During the morning of May 29, 1914 Curtiss flew the Aerodrome 150 feet, and landed softly on the water. This was accomplished despite the addition of 350 pounds of weight, caused by the floats and their supports. Thus, it could be argued that the first aircraft design capable of engaging in controlled, powered flight, was a seaplane.

Seaplanes are aircraft designed to take off and land on the surface of the water. Aircraft of this type fall into two distinctly different categories. One category consists of conventional land planes that are mounted on floats, sometimes called pontoons, in place of a conventional landing gear with wheels. The other category consists of a basically different type of aircraft in which the lower part of the fuselage is shaped somewhat like a boat and which, at rest and low speed, floats on the surface just as a boat does - hence the term "flying boat."

Early aircraft utilized construction techniques resulting in high drag coefficients. Struts, wires, and braces in the airstream resulting in high drag designs. Thus, the amount of drag introduced by a hydrodynamic step contributed relatively little to the overall drag of the craft. However, modern aircraft are much more carefully designed to eliminate drag and have highly efficient aerodynamic designs. In such a design, a float or hull step may comprise a significant source of drag.

In general, the amphibious aircraft is more complex than its land based counterparts due to the dual mission. Water landing requires the aircraft to be engineered to be water tight and withstand the added stress of water impact and docking. The propeller must be protected from the spray. The aircraft must have a safe method for boarding on both land and water. Desirably the aircraft would be designed so as to be able to use a standard boat dock and thus avoid the extra expense of building a special boarding facility. It also is desirable that the aircraft complexity does not degrade aerodynamic performance when compared to comparably sized land based planes.

These design objectives must be met in such a manner that the aircraft is stable on the water, on land and in air. Further, there is the consideration of designing the aircraft so that it is convenient and safe for the pilot and passengers, and yet is integrated so that the various aerodynamic, structural and design features blend together to provide an overall practical, efficient and economical aircraft.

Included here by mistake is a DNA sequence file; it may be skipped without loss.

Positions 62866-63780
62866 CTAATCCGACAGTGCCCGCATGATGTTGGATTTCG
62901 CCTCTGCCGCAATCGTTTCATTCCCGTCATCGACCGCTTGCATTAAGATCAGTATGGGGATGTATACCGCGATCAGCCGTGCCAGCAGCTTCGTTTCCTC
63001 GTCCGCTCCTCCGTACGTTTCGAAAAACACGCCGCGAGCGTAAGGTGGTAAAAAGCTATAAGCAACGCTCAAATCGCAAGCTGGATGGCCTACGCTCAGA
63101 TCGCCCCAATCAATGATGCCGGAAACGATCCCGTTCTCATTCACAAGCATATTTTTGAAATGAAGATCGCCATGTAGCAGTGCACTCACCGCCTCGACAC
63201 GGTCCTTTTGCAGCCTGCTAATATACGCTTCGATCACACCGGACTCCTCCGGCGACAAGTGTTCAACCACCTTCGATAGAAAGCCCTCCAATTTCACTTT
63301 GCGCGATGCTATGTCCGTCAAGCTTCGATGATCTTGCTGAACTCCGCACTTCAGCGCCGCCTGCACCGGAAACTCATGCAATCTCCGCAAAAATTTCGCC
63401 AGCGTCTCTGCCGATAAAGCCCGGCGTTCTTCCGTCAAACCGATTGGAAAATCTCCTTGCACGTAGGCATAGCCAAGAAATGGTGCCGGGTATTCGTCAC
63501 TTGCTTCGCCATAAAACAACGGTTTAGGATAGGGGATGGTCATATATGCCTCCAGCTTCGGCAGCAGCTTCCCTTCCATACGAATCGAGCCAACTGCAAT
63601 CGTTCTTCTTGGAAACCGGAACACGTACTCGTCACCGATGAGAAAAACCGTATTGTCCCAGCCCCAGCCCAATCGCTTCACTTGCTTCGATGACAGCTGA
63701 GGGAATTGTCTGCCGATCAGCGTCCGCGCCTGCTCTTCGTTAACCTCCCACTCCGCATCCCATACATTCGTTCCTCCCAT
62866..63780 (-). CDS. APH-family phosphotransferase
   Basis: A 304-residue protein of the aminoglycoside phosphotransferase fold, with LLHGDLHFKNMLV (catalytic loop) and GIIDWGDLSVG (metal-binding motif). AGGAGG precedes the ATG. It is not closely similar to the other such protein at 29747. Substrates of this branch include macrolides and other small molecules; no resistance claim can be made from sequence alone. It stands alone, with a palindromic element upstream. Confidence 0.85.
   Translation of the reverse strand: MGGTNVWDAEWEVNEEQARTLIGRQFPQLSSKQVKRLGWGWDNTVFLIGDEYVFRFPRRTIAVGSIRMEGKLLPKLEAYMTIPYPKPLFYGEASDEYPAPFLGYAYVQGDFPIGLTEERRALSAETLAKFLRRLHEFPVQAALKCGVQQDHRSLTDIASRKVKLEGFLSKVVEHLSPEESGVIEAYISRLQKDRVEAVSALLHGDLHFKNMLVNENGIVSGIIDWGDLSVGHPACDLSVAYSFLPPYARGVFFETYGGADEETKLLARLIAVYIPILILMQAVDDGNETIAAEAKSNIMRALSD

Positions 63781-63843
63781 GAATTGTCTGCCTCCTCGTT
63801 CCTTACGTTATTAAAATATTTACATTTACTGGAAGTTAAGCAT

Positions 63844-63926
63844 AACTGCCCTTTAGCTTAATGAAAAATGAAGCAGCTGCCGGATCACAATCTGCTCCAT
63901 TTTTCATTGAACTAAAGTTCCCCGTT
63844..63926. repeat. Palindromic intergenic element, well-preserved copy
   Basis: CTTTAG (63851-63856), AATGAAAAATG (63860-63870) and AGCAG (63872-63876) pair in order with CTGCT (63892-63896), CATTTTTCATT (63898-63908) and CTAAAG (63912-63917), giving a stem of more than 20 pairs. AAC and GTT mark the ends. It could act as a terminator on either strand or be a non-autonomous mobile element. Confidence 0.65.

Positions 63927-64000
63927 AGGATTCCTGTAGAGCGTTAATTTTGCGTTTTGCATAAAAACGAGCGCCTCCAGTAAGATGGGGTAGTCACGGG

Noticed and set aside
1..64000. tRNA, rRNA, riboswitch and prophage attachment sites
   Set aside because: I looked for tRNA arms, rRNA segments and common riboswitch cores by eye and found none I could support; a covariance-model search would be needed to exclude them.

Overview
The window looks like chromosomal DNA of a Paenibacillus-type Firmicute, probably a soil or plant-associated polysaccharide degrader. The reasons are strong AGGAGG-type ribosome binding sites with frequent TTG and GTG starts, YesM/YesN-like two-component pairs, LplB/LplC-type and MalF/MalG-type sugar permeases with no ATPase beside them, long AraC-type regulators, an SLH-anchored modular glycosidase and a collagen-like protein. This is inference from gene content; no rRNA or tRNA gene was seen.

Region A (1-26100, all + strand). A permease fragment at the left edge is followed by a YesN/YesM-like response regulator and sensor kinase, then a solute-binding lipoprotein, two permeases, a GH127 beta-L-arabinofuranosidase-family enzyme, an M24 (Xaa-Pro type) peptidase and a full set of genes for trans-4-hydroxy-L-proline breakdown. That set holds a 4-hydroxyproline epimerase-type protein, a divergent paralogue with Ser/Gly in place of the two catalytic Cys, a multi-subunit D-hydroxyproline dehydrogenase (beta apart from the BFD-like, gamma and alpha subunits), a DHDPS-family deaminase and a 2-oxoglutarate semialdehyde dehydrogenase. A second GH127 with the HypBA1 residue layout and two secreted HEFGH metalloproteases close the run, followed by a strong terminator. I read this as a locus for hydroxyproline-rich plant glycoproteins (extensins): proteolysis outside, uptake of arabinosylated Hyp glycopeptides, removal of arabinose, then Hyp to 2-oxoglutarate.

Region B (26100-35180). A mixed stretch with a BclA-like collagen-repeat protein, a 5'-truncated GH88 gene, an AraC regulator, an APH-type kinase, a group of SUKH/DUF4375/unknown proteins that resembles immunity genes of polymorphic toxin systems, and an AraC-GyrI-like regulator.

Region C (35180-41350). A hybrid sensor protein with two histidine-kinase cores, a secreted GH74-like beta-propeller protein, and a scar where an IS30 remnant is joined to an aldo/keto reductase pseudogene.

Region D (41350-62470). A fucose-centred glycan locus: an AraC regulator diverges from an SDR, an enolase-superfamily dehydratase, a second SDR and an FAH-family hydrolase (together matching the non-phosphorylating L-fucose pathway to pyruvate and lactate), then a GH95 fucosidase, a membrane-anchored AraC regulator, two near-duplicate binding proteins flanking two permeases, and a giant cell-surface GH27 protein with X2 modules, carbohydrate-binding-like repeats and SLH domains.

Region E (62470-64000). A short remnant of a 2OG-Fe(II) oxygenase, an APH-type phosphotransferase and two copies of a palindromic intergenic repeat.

The seaplane hull is an integral part of the fuselage of a flying boat or the floats on a floatplane. The design criteria of sponsons or floats mounted outboard on a flying boat which, arising from their displacement, commonly provide flying boats with lateral static stability, contrasts to the design criteria for seaplane hulls and this invention does not necessarily relate to their design.

The use of a hydrodynamic step in a water hull for aircraft use is attributed by some to Glenn Curtiss. Early floatplanes designed by Curtiss had difficulty in becoming airborne, regardless of the amount of power applied or wing surface provided. It was discovered that the float or hull of the craft would tend to "stick" to the water surface due to the laminar flow of the water. The simple solution was to introduce a drag-inducing (and vortex generating) step at the rearward portion of hull or float to reduce or eliminate water adhesion and allow the craft to separate from the water flow. Unfortunately, this same step design also generates air vortices once the craft is airborne, thus contributing to aerodynamic drag.

Since the inception of seaplanes, hull development has revolved around the planing hull concept, so much so that the hydrodynamic form to achieve efficiency when in displacement mode, that is to say below planing speed, has been generally ignored. By combining aspects of design established in racing catamarans and passenger catamaran ferries and innovating to enable such hulls to achieve seaplane design criteria, new and advantageous seaplane hulls may be developed.